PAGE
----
# How to find a characteristic polynomial of 5x5 matrix

From an example that I am looking at, the characteristic polynomial of

$\begin{bmatrix} -1&4&0&0&0 \\ 0&3&0&0&0 \\ 0&-4&-1&0&0 \\ 3&-8&-4&2&1 \\ 1&5&4&1&4 \end{bmatrix}$

is $(x-3)^3(x+1)^2$. I understand how to find the characteristic polynomial of 2x2 and 3x3 matrices but anything nxn beyond that I'm not sure what to do. Could someone walk me through the steps of the calculation to find the characteristic polynomial for this matrix?

• I guess in that case my question is really how to compute the determinant of A-$\lambda*I$ for matrices larger than 3x3. Aug 7 '16 at 7:46
• Do you mean you're having a hard time finding the determinant of any $n\times n$ matrix?
– Matt
Aug 7 '16 at 7:47
• Yes, I'm having trouble with the definition of a determinant of an arbitrary $n x n$ matrix. Aug 7 '16 at 7:55
• Your title says "$6 \times 6$ matrix", but the matrix in your question is a $5 \times 5$ matrix. Aug 7 '16 at 8:29
• @JimmyK4542: Fixed now. Aug 7 '16 at 9:20

The characteristic polynomial is (up to sign) the determinant of $A - \lambda I$, in this case

$\begin{bmatrix} -\lambda-1&4&0&0&0 \\ 0&-\lambda+3&0&0&0 \\ 0&-4&-\lambda-1&0&0 \\ 3&-8&-4&-\lambda+2&1 \\ 1&5&4&1&-\lambda+4 \end{bmatrix}$

The most common definition of determinant is based on an expansion to minors (see https://en.wikipedia.org/wiki/Determinant#Definition), but using that directly for the calculation is horribly inefficient. In general, finding the determinant of a matrix if based on a form of Gaussian Elimination using the following rules:

1. The determinant of a triangular matrix is the product of entries on the diagonal.
2. Multiplying a single row by a scalar multiples the determinant by the same scalar.
3. Switching two rows negates the determinant.
4. Adding a scalar multiple of a row to another row leaves the determinant unchanged.

However, in this particular case the calculation is much easier because $A$ is block triangular. That is, it can be written in the form

$A = \begin{bmatrix} B&0&0\\C&D&0\\E&F&G \end{bmatrix}$

Where $B=\begin{bmatrix}-1&4\\0&3\end{bmatrix}$, $D = \begin{bmatrix}-1\end{bmatrix}$ and $G = \begin{bmatrix}2&1\\1&4\end{bmatrix}$.

In such a case, the determinant of $A$ is the product of the determinants of $B$,$D$ and $G$, and the characteristic polynomial of $A$ is the product of the characteristic polynomials of $B$,$D$ and $G$. Since each of these is up to $2\times2$, you should find the result easily. The result is $(\lambda-3)(\lambda+1)(\lambda+1)(\lambda^2-6\lambda+7)$ (and not as you wrote).

• This is off by -1^n=-1^5=-1 which makes the result you give not monic, and it needs to be made monic again. det(lambda*I-A) as opposed to flipping the subtraction would yield the correct answer without the extra step. Dec 12 '21 at 20:36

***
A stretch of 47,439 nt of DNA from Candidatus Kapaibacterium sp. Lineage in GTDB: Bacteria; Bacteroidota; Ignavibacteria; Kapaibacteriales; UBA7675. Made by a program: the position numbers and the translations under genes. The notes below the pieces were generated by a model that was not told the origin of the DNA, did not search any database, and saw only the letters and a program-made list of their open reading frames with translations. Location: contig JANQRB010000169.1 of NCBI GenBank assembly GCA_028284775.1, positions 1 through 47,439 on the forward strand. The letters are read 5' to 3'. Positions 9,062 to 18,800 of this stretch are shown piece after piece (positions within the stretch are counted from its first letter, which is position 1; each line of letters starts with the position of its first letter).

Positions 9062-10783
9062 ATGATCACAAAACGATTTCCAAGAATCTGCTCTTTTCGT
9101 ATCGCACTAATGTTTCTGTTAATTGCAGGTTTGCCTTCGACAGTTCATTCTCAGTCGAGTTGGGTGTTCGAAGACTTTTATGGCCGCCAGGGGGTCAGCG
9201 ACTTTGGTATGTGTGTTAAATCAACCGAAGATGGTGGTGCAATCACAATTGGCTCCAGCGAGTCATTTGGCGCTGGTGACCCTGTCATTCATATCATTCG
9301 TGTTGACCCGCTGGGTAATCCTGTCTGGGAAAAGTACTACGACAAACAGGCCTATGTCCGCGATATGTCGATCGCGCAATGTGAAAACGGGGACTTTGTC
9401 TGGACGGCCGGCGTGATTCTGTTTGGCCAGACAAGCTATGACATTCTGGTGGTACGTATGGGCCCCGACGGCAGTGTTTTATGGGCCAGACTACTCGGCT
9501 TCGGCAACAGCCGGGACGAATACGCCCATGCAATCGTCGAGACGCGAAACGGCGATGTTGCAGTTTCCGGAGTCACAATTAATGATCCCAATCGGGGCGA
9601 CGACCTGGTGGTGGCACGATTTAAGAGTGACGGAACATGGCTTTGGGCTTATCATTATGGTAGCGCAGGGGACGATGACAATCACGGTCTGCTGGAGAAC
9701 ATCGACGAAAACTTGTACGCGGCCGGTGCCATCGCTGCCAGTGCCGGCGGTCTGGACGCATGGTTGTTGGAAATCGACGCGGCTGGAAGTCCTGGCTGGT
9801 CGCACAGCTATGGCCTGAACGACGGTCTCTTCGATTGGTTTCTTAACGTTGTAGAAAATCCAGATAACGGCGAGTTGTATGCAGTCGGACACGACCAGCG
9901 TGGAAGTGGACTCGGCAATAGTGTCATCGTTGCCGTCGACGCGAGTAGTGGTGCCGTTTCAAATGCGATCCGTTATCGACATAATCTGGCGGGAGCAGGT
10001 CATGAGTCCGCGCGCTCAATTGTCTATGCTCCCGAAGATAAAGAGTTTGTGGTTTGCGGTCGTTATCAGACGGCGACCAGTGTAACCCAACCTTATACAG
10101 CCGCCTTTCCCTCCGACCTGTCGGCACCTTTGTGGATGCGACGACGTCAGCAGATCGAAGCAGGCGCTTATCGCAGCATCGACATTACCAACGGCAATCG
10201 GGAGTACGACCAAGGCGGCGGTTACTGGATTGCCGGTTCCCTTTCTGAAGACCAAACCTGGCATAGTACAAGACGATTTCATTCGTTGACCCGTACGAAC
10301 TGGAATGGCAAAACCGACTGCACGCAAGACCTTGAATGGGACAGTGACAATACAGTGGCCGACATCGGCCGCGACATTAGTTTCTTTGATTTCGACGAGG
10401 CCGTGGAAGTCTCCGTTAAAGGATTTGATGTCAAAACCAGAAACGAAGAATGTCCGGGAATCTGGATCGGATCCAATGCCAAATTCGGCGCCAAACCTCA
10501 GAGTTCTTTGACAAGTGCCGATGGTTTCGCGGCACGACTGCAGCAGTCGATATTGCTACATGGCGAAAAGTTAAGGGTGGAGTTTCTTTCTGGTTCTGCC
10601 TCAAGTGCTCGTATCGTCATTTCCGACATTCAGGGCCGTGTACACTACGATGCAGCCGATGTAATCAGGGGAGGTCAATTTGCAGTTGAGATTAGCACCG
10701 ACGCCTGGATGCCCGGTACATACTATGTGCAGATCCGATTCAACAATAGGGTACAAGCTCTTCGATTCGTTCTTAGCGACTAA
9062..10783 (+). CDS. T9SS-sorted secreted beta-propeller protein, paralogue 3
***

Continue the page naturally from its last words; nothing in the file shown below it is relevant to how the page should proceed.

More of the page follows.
• Update: upon my own calculation using both methods this is the correct answer as the leading term is still 1 and multiplying by -1 twice makes no difference. Dec 12 '21 at 20:46
• Note that I've prefaced by saying that I calculate the characteristic polynomial up to sign. I find it more natural to work with det(A - lambda I) and then, if needed, negate the result to get a monic polynomial. That's why I wrote the monic version in the end without any additional verbiage. Dec 16 '21 at 16:07
• Yes except if n is not even what you are saying is not enough and will not always work from Wikipedia Characteristic Polynomial page": Some authors define the characteristic polynomial to be det(A-tI). That polynomial differs from the one defined here by a sign (-1)^{n}, so it makes no difference for properties like having as roots the eigenvalues of A however the definition above always gives a monic polynomial, whereas the alternative definition is monic only when n is even." So its not a good idea to use this definition without stating the full situation. Dec 18 '21 at 0:41

Directly using elementary operations that don't change the value of the determinant. Develop by the second row twice:

$$\begin{vmatrix} x+1&-4&0&0&0 \\ 0&x-3&0&0&0 \\ 0&4&x+1&0&0 \\ -3&8&4&x-2&-1 \\ -1&-5&-4&-1&x-4 \end{vmatrix}=(x-3)\begin{vmatrix} x+1&0&0&0 \\ 0&x+1&0&0 \\ -3&4&x-2&-1 \\ -1&-4&-1&x-4 \end{vmatrix}=$$$${}$$

$$=(x-3)(x+1)\begin{vmatrix} x+1&0&0 \\ -3&x-2&-1 \\ -1&-1&x-4 \end{vmatrix}\stackrel{\text{1st row}} =(x-3)(x+1)^2\begin{vmatrix}x-2&-1\\-1&x-4\end{vmatrix}=$$$${}$$

$$=(x-3)(x+1)^2(x^2-6x+7)$$

As you can see, the above isn't $\;(x-3)^3(x+1)^2\;$, so at least one of you or I is wrong...but I already checked mine with this program

• This is the correct answer as you used the correct det(lambda*I-A). As Wikipedia notes: Some authors define the characteristic polynomial to be det(A-tI). That polynomial differs from the one defined here by a sign (-1)^{n}, so it makes no difference for properties like having as roots the eigenvalues of A; however the definition above always gives a monic polynomial, whereas the alternative definition is monic only when n is even. So the other answer has not multiplied by -1^5=-1 and then converted it to being monic again. Dec 12 '21 at 20:35
• Upon further inspection, (x-3)^2=(x-6x+9) so your final simplification is just incorrect. But your subresult is the correct answer. Dec 12 '21 at 20:48
• @GregoryMorse: Note the word "isn't" in the final sentence. The two aren't equal, which is exactly what DonAntonio was saying. The last expression was in reference to the incorrect polynomial suggested by the original questioner. Dec 16 '21 at 16:10